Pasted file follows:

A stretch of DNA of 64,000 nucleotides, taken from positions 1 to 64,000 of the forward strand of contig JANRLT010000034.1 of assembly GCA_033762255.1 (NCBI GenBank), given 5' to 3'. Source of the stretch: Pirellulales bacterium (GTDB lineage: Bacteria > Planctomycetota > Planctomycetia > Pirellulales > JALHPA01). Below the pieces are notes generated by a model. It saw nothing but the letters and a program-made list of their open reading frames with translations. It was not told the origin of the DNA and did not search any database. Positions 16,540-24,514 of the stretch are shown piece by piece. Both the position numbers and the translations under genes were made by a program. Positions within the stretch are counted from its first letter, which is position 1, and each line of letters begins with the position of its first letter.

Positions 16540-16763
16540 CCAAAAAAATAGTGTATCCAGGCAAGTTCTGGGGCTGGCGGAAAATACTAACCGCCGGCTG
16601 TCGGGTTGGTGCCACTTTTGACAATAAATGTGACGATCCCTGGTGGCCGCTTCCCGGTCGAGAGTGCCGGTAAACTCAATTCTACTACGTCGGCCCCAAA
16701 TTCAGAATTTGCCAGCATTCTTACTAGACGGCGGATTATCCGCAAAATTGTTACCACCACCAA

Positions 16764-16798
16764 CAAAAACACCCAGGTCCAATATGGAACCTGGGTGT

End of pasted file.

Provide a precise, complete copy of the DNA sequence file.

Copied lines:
A stretch of DNA of 64,000 nucleotides, taken from positions 1 to 64,000 of the forward strand of contig JANRLT010000034.1 of assembly GCA_033762255.1 (NCBI GenBank), given 5' to 3'. Source of the stretch: Pirellulales bacterium (GTDB lineage: Bacteria > Planctomycetota > Planctomycetia > Pirellulales > JALHPA01). Below the pieces are notes generated by a model. It saw nothing but the letters and a program-made list of their open reading frames with translations. It was not told the origin of the DNA and did not search any database. Positions 16,540-24,514 of the stretch are shown piece by piece. Both the position numbers and the translations under genes were made by a program. Positions within the stretch are counted from its first letter, which is position 1, and each line of letters begins with the position of its first letter.

Positions 16540-16763
16540 CCAAAAAAATAGTGTATCCAGGCAAGTTCTGGGGCTGGCGGAAAATACTAACCGCCGGCTG
16601 TCGGGTTGGTGCCACTTTTGACAATAAATGTGACGATCCCTGGTGGCCGCTTCCCGGTCGAGAGTGCCGGTAAACTCAATTCTACTACGTCGGCCCCAAA
16701 TTCAGAATTTGCCAGCATTCTTACTAGACGGCGGATTATCCGCAAAATTGTTACCACCACCAA

Positions 16764-16798
16764 CAAAAACACCCAGGTCCAATATGGAACCTGGGTGT